Before a disk can be useful in a computer, the disk must be formatted. Formatting, also called initializing, organizes the storage area on the disk-it magnetically marks the disk with tracks and sectors, each with indicated boundaries, so that the information you store can later be located easily. The process involves erasing all that is on the disk, testing the disk to make sure all of its sectors are reliable, and creating a directory-an internal address system used for locating information later.
Do be aware that it is easy to mistakenly format a disk you didn't mean to, even a hard disk. I mean, you can reformat a disk that already has valuable information on it. Reformatting makes any existing information invisible so your computer doesn't know it's there. Software such as Norton Utilities can often salvage the information on the disk if you accidentally reformat it-but not if you reformat the disk using a different type of formatting. For example, if you stick a high-density floppy disk in a low-density drive, the computer will insist the disk is unreadable, even if that high density disk contains all your inventory information for the past three years. If you go ahead and reformat the disk for low density, the information will be completely and permanently wiped out.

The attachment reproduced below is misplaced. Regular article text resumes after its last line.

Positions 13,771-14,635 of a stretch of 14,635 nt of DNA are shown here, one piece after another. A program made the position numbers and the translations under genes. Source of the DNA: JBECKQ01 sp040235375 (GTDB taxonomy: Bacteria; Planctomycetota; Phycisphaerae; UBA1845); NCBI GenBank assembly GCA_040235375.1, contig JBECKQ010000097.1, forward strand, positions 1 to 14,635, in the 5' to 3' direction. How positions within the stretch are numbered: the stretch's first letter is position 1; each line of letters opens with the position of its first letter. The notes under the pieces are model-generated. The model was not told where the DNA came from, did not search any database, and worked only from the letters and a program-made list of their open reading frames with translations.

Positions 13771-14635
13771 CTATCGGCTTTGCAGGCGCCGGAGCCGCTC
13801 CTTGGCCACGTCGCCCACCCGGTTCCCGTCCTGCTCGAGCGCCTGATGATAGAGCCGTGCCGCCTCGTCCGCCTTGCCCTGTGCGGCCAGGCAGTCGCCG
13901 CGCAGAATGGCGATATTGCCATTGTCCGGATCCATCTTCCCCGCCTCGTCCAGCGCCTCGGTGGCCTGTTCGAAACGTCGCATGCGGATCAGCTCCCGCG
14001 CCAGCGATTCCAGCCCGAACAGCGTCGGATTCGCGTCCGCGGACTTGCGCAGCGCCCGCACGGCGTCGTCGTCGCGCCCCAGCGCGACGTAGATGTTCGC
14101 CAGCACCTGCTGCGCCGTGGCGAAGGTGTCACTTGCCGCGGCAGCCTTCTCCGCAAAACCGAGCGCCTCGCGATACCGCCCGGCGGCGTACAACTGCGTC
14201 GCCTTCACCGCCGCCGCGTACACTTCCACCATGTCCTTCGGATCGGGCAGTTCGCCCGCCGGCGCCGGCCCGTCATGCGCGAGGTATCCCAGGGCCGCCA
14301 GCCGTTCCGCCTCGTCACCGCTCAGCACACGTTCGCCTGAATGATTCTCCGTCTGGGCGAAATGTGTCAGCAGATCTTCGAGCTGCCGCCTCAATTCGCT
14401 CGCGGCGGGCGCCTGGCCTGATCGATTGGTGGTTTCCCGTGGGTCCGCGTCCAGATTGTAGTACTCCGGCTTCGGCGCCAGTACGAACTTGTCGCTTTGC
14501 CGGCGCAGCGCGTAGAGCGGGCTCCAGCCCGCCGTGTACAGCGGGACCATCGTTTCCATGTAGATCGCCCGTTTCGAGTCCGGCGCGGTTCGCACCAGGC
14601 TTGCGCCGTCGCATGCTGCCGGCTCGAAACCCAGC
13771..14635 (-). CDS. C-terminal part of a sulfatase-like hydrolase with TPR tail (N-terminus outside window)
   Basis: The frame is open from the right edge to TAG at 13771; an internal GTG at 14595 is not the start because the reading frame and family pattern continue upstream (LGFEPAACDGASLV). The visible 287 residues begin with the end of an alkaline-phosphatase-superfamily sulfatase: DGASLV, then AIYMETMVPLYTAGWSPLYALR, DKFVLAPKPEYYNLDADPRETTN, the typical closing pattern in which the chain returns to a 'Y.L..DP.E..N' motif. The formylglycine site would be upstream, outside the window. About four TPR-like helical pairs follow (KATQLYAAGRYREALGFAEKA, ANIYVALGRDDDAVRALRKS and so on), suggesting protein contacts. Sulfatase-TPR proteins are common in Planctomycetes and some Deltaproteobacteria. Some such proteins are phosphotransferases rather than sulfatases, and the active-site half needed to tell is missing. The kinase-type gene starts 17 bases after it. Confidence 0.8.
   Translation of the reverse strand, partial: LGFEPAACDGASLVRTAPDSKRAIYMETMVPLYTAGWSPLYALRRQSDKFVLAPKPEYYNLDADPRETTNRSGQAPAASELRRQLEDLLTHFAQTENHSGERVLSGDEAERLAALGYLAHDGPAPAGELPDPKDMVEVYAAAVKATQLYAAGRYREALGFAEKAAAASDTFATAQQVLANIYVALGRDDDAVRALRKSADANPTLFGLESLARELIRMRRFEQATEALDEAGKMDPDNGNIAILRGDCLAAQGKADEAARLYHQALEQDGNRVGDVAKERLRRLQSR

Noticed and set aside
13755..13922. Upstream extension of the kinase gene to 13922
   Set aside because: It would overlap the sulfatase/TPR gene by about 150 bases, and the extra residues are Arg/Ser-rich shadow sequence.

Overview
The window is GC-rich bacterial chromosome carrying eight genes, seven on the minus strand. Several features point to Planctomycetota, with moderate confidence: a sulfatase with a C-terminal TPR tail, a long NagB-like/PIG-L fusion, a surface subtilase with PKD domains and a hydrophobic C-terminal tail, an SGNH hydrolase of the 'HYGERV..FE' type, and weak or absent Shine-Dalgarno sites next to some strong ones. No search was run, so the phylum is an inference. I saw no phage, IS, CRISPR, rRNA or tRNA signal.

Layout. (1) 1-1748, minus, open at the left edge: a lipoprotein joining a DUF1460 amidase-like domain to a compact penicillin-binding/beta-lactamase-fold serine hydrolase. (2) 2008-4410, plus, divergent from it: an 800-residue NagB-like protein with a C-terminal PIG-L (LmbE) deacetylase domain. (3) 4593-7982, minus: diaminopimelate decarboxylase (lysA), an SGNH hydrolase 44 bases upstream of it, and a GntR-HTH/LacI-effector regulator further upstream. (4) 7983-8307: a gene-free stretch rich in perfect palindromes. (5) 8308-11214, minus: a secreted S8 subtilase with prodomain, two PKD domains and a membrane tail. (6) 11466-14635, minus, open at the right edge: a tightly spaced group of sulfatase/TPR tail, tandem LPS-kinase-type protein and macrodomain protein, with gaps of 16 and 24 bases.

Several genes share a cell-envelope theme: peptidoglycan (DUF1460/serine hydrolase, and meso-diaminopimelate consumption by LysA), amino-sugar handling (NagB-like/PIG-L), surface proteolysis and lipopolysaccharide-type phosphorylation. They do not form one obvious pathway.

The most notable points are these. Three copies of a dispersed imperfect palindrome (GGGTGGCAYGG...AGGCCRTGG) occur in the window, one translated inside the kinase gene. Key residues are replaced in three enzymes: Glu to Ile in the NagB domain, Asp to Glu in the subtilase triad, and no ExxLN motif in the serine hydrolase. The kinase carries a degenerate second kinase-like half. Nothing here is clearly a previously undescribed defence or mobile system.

Most hard disks need special software for formatting. You can also buy both floppy disks and hard disks pre-formatted; they cost more, but it may be worth the savings in time.
On the Macintosh, floppy disks can be formatted by just sticking them in the floppy disk drive. If it's unformatted, the computer will ask if you really want to format the disk. If it's really empty, click yes.
On a pc, the computer knows when you put in an unformatted floppy disk, but it won't automatically format the disk. You have to run a DOS program called FORMAT, or use a disk management utility that can do the job.